Date of Award

Spring 1979

Document Type

Dissertation - Restricted

Degree Name

Doctor of Philosophy (PhD)



First Advisor

Dupuis, A.

Second Advisor

Soto-Ruiz, Luis

Third Advisor

Moore, Joan W.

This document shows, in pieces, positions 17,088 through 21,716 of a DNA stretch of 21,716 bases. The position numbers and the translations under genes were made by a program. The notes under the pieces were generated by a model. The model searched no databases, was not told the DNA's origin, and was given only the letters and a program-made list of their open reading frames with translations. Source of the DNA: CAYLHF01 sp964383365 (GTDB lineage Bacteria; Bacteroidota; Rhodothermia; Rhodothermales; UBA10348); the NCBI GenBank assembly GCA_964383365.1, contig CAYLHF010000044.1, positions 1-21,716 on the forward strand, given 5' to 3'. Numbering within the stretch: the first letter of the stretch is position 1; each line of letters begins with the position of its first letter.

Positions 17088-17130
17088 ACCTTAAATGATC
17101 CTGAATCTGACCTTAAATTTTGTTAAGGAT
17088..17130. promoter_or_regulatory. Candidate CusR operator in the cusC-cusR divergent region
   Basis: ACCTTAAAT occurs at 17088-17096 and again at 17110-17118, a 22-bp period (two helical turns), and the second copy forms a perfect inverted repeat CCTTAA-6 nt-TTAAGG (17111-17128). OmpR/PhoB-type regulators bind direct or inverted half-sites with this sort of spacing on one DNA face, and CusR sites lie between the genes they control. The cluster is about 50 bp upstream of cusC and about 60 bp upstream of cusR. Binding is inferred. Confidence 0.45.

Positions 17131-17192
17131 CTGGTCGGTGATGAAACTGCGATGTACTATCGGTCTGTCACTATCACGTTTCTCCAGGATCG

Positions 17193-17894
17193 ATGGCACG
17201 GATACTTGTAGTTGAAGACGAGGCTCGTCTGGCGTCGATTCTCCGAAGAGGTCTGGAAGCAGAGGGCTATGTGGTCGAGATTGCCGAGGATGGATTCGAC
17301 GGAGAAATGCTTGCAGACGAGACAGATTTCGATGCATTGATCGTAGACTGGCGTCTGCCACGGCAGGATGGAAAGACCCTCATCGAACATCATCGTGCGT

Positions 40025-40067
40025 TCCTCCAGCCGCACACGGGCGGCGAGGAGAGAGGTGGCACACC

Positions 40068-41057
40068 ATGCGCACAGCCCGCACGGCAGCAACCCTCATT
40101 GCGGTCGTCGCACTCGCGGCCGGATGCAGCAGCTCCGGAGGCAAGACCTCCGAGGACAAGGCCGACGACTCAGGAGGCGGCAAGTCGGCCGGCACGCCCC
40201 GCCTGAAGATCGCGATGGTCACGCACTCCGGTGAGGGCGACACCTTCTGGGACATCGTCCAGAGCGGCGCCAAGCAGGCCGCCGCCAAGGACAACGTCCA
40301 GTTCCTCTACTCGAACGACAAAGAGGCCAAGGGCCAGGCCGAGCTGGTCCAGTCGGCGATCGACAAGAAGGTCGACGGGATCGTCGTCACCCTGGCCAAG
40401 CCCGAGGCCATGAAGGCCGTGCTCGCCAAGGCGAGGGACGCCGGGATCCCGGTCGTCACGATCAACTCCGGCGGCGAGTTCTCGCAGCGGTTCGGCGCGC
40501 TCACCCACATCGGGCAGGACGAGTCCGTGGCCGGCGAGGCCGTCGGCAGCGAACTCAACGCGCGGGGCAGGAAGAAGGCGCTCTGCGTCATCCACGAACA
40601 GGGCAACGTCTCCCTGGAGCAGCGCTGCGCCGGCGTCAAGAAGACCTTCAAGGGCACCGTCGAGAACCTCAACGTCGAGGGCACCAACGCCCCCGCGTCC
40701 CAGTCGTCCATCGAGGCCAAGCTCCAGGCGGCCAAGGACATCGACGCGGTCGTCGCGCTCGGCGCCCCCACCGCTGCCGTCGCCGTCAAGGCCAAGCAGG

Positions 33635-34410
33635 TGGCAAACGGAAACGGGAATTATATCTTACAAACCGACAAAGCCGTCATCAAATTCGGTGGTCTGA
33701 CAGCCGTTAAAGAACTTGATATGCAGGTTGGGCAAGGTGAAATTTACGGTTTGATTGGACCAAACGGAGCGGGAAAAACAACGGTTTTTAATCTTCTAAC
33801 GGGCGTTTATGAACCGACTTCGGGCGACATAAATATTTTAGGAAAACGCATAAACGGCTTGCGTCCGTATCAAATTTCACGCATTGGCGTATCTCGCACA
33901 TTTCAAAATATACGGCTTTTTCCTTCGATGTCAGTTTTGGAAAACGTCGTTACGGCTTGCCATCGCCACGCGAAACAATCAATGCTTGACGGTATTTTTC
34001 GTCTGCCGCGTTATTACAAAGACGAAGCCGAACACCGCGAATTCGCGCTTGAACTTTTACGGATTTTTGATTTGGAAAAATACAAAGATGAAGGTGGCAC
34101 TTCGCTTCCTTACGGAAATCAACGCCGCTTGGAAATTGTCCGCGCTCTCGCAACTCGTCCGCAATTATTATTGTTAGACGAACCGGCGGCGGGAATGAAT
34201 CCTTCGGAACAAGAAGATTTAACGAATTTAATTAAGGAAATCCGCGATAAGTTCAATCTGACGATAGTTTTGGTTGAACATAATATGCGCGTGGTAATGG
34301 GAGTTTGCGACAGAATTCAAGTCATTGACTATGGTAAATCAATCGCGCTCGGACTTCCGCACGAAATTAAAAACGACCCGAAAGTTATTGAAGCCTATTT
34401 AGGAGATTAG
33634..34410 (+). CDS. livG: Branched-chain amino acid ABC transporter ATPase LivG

As the numbers of Spanish-speaking youngsters in the state of Wisconsin have increased, so have the programs in bilingual-bicultural education. Contributing to the rise of bilingual education have been community awareness, public school programs, and legislative action. The latter, legislative action, provided legal and financial support for bilingual-bicultural programs in the schools. Throughout the history of the United States, bilingual schools have been promoted by many ethnic groups, among them German, Polish, and French. Spanish-English bilingual programs began principally in the 1960's in states with large Spanish- speaking populations. As Wisconsin acquired a significant Hispanic population, it, too, developed Spanish- English school programs. This study presents the legal aspects of bilingual education, with emphasis on Spanish- English education. Essentially, a historic approach is used, integrating pertinent political and cultural influences. To provide perspective for modern legislative foundations for bilingual education, the study begins by reviewing historical, sociological, and legal considerations in the past. The history of bilingual education in the United States is presented as background for the current public, legislative, and educational movements toward bilingual programs. Specific events in the State of Wisconsin leading to the establishment of bilingual programs are related. Implications for the future of bilingual education stress high quality training and language proficiency of teachers (and others) who work with the increasing Spanish-speaking population in the schools.



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